The prompt song was:
Faded Flowers, by Shriekback
Gavin pulled the blanket up over her face, trying to feel something, but only numbness came. There was so much death now it was hard to have any other reaction. Then he stood and viewed the barren room, walking over the bare concrete floor to the window, where he looked out over the dead city. He had to get out of here; he knew that; the clock was ticking. He could hear it in his head.
He glanced back at Trisha’s body. He still couldn’t bring an emotion. They both knew she was going to succumb, and he did the right thing finding this quiet place for her to pass, but now what? Was he next? He didn’t feel it; he felt okay.
He had to go, but he lingered. He might not be able to feel sadness or love, but leaving Trish here, it felt wrong. But where was there to bury someone in a city? An empty city at that – well empty of people, you couldn’t move for debris.
He went back over to her body and squatted down. He pulled the blanket back again and looked at her silent face. He brushed a finger along her white cheek, and bent down to kiss it. The only thing he felt was a hole, a big empty hole in his gut. He was alone now.
He flicked the blanket back and left the apartment without allowing a further thought.
He took the stairs, running down them at high speed, so the twenty-five flights went by fast, allowing his mind to become a blur along with the stairwell.
At the bottom he pushed out into the street and stood completely still. Waiting. He could hear the wind, and the debris being tossed around by it, and a banging from a loose door a few blocks down, but there were no deliberate sounds, either human or animal.
Everything was gone, and he had to go too.
He looked around at the cars all bunched up in the roads and started jogging along the streets he knew would take him out, watching the jams thicken, observing how the human race was so predictable.
When he reached the outskirts he stopped, the road ahead a trail of yet more vehicles, and considered what to do. That was when he heard it, a light tapping.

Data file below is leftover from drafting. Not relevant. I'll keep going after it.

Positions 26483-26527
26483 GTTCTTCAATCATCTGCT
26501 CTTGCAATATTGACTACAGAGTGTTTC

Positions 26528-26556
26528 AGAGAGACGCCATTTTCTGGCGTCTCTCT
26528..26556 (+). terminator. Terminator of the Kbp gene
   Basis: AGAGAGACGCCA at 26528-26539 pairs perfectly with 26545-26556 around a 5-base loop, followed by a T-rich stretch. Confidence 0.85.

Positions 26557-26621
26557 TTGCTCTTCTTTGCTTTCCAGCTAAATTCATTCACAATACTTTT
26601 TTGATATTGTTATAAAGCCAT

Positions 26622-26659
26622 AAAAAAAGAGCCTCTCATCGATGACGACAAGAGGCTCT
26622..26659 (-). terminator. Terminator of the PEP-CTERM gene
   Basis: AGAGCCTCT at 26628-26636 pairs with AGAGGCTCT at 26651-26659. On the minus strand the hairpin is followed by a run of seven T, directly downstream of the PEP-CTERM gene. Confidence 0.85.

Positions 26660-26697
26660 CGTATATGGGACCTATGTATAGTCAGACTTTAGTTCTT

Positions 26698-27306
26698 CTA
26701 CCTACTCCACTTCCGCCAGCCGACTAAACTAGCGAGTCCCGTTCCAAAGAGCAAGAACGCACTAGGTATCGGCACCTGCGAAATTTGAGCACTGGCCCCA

It was several cars ahead before he spotted the movement, and he debated whether to go over – did he want to see? But he knew he had to.
At the back window was a small face, a boy, trapped, but alive. For the first time in days he felt something rise inside him, something positive, something desperate, and he started yanking and kicking at the crumpled door. It wasn’t going to give.
He looked around at the debris on the ground and found a good size rock with a sharp point. The boy saw him and moved back. Gavin smashed at the window, remembering to aim for the bottom corner as that was where they said it would most likely break in an emergency. When it popped it brought with it a gush of rotten air from inside. Gavin resisted moving back from it, instead reaching in to grab the boy who reached for him and pull him out. He stumbled back as he pulled him out and they both fell, the boy on top of him, but neither let go as though afraid to, clinging to the life they had found.
Eventually the boy pulled up and looked up at Gavin with delight, but also caution.
“I’m David,” he croaked, his throat dry from days trapped in the car.
“I’m Gavin,” Gavin replied, also through a croaky voice. His emotions had finally kicked in.